The Maine coastline is dappled with scenic islands, providing ample opportunities for exploration and appreciation. This is particularly true of the region in and around Penobscot Bay, featuring perennial all-stars like Mt. Desert Island and Vinalhaven alongside hundreds of lesser known, but equally alluring, sea-framed rocks. Recently, I had the pleasure of venturing to one of them with my partner Hannah to spend two nights 12 miles offshore amongst 54 full-time residents (although rumor has it far fewer stick it out for the full winter). Despite its small population and humble stature, Monhegan Island has captured the hearts of many with its rustic seaside charm and natural beauty.
Visitors can access the island on any of three ferries from the mainland, and each summer day sees the population ebb and flow with the tide. Although the length of the island end to end is less than two miles, it is truly a hiker’s paradise, with nearly 12 miles of trails weaving from coast to coast. The village radiates out from the main dock in a contained sprawl of dirt roads and clapboard homes. One of these leads up to the Monhegan Lighthouse, constructed in 1824. The lighthouse failed to pierce a thick fog in the fall of 1948 when the D.T. Sheridan tugboat ran aground on the southern tip, leaving behind an impressive steel hull that can still be seen today if you manage to walk past the Monhegan Brewing Company to Lobster Cove. Thankfully, the majority of the island has been protected from development, ensuring that acres of forest and coastline are available to all sorts of floral and faunal inhabitants.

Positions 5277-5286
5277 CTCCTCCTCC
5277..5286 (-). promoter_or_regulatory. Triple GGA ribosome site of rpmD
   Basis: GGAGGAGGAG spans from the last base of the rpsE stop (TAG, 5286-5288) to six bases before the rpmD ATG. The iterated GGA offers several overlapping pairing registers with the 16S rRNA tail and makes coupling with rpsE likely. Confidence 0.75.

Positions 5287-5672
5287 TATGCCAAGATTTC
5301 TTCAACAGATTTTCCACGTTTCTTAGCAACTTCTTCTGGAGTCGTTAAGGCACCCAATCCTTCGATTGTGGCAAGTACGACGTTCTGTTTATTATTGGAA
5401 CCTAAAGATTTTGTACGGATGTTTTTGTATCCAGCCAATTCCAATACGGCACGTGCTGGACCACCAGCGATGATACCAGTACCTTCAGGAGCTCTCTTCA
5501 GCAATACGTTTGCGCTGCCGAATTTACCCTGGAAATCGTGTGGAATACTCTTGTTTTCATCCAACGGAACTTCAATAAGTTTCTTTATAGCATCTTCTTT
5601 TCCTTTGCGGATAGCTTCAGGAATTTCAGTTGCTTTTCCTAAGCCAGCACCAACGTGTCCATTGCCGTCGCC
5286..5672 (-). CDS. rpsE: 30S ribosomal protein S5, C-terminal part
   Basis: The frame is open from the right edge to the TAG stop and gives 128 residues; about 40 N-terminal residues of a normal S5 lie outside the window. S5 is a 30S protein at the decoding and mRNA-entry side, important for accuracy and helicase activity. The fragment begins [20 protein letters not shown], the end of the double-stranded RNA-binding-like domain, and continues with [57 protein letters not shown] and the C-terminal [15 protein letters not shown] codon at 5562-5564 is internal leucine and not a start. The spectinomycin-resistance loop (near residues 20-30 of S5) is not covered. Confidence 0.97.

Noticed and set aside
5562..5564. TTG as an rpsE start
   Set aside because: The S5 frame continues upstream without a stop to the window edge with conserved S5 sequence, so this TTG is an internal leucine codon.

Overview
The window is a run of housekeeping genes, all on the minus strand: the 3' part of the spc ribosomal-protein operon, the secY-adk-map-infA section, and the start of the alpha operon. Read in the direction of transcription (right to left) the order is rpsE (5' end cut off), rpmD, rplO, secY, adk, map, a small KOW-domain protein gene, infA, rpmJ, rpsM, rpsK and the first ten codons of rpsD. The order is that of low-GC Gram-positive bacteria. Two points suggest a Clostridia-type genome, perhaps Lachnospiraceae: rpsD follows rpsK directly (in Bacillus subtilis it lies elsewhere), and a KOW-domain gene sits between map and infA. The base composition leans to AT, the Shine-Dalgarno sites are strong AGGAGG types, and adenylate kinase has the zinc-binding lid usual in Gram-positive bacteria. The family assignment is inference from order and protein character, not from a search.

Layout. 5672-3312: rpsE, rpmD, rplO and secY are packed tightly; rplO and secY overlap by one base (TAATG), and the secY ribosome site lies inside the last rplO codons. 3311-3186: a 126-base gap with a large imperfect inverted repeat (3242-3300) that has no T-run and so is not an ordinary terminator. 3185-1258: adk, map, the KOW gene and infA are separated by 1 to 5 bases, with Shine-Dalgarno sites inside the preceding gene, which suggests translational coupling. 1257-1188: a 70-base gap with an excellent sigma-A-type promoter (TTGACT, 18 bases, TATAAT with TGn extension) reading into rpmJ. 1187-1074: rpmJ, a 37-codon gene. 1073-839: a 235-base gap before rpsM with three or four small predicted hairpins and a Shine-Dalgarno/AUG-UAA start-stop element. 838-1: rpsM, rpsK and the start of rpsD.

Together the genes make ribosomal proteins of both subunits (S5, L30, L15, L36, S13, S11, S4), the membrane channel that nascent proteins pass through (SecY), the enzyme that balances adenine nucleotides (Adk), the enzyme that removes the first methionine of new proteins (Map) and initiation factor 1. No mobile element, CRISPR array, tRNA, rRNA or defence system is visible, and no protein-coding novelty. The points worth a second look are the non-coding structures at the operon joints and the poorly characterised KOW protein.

Out of sheer excitement, I booked our ferry ride over a month in advance. Our enthusiasm grew with the daily temperature as June became the hottest on US record, segueing into a July that almost certainly will challenge the high temps of Julys past when all is said and done. But we could handle a little heat on an island! After all, the ocean’s insulating effect would keep us right in the perfect zone, cool sea breeze permitting.